New England History


When most of us think of history, especially American History, the mind automatically recalls all the facts and stories learned and taught in our schools and museums. Most every city and town in the North East has some kind of monument or other landmark dedicated to some historic battle or famous person, and veterans that were in some way connected to that particular location. All the important dates, 1492, 1776, 1812 and a slew of others that educators deem important are instilled into our brains at an early age, soon to be either forgotten or tucked away into faint memories in hopes of being recalled at some mid-term test or other future reference. Thank God there are some historians out there that dedicate their lives and work to maintain some kind of factual link to our tumultuous beginnings and lives throughout the past centuries here in the “New World”, and it’s a sin that so few know or could care less about the long struggle it has taken to build the world we now live here in the former “Colonies”, or those that dwelled here long before the folk across the “Big Pond” got frisky and sailed over here.

A small percentage of the population that have a distinct advantage over most of observing first hand the lives of our ancestors, Native Americans and past settlements are those that take to the woods. Hunting, fishing, or hiking the woodlands and other undeveloped areas can be as much or more of a history lesson then taught in any school or read in any book as we have the advantage of seeing first hand the foot print left behind by those that walked the same land over the passage of time.

Sadly there is also a small percentage of outdoors people that could care less about what they trod upon as they roam the woodlands, fields, and streams left behind for us by the end of the glacial period some 12,000 years ago. Happily there are as well many that can appreciate the nature and historical wealth that enhance a hunt or hike even if they don’t harvest an animal or are only taking a short leisurely walk in back of the house after dinner.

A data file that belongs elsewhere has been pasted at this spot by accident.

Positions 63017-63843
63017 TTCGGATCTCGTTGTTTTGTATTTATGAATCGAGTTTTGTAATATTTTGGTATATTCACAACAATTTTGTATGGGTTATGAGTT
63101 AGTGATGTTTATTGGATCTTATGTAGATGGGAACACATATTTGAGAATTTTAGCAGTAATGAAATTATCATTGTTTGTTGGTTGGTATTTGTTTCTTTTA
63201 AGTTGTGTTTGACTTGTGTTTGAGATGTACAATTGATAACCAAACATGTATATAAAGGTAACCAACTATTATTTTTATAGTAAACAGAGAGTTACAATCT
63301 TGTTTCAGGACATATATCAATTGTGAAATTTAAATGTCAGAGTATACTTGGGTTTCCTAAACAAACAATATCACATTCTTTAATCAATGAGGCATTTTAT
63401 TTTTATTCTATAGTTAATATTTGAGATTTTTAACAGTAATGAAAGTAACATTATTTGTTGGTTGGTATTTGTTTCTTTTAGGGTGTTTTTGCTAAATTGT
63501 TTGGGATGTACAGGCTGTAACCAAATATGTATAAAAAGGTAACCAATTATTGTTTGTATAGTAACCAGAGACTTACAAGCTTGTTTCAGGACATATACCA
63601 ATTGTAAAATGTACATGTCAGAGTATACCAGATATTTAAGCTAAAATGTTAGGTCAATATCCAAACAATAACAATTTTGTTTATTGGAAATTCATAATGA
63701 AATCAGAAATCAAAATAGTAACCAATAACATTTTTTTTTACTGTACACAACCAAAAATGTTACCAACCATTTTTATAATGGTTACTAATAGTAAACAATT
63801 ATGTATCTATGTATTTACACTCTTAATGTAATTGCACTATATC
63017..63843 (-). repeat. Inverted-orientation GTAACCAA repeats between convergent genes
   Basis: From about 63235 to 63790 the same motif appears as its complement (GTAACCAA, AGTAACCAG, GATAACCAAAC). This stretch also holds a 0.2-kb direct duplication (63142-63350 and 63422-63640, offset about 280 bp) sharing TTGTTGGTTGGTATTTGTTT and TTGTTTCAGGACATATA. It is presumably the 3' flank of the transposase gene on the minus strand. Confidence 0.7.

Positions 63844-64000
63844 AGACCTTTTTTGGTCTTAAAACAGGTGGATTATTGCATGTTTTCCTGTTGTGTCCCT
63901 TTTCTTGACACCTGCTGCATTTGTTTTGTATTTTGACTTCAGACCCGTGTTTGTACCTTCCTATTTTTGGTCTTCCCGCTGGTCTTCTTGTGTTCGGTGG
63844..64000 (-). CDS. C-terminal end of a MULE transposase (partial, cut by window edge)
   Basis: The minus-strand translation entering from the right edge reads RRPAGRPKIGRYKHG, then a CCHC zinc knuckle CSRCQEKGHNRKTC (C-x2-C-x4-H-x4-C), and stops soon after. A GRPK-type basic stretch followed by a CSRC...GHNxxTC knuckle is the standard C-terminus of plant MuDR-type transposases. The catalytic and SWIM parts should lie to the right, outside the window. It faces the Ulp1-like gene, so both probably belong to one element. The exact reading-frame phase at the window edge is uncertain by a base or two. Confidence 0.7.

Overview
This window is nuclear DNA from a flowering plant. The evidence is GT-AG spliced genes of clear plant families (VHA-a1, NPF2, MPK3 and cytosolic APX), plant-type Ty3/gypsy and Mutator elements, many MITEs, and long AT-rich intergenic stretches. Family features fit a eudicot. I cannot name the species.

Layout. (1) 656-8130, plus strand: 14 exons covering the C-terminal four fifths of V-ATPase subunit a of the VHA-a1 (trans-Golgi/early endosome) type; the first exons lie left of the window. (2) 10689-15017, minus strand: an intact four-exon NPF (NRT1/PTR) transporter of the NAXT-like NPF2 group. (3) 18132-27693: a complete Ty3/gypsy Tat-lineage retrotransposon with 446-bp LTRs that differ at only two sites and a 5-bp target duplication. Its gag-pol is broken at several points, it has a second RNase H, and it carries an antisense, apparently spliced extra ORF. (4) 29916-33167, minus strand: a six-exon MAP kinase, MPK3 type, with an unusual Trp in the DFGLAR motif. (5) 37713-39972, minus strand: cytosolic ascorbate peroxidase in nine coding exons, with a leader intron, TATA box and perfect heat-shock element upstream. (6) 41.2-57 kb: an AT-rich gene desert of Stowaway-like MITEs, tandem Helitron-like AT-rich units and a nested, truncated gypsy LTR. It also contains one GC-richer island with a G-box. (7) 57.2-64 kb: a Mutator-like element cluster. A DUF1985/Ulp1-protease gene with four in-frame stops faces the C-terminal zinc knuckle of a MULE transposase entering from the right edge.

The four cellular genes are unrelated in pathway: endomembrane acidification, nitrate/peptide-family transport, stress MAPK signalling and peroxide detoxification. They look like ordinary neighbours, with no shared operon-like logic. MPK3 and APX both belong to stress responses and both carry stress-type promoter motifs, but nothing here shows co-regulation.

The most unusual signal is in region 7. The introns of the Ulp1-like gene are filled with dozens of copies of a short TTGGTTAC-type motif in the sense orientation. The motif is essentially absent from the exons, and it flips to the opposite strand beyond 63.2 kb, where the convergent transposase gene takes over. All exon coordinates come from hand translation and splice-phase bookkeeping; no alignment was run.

The lands of New England are a result of what was lest behind by the glaciers after they melted thousands of years ago. The hills, ponds, lakes, and fertile river valleys were formed and left behind for we humans by those huge moving ice formations as they melted and either created lakes and other small bodies of water, or ran off into the ocean.

Walking the woods there are many levels of history left around less obvious than the hills and ponds. Central New Hampshire is a virtual rock garden, a result of the passage of the ice path. Most anywhere you can walk are huge boulders of granite seemingly laying around. They weren’t always there, but were scraped off some mountain top and carried along in the ice until they reached the bottom of the flow and were left behind. Next time you are having a picnic lunch or on a deer stand while sitting on one of these huge pieces of granite keep in mind it may have been part of Montreal at one time.